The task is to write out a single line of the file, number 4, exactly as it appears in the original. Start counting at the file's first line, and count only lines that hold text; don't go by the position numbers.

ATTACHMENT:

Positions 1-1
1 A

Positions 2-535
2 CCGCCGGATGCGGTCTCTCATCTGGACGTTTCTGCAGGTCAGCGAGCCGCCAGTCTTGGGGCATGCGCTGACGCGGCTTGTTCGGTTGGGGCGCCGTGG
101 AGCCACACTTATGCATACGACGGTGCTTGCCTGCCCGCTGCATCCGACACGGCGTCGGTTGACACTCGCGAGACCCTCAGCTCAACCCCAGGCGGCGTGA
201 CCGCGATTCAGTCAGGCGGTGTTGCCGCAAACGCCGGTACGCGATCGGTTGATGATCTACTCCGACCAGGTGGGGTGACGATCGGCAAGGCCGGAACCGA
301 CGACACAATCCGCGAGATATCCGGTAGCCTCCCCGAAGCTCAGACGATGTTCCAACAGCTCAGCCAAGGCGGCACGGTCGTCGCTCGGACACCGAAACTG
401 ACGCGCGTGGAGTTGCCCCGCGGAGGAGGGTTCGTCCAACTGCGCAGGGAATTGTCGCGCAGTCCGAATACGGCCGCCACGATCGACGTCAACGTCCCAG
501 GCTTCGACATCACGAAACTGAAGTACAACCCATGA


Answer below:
2 CCGCCGGATGCGGTCTCTCATCTGGACGTTTCTGCAGGTCAGCGAGCCGCCAGTCTTGGGGCATGCGCTGACGCGGCTTGTTCGGTTGGGGCGCCGTGG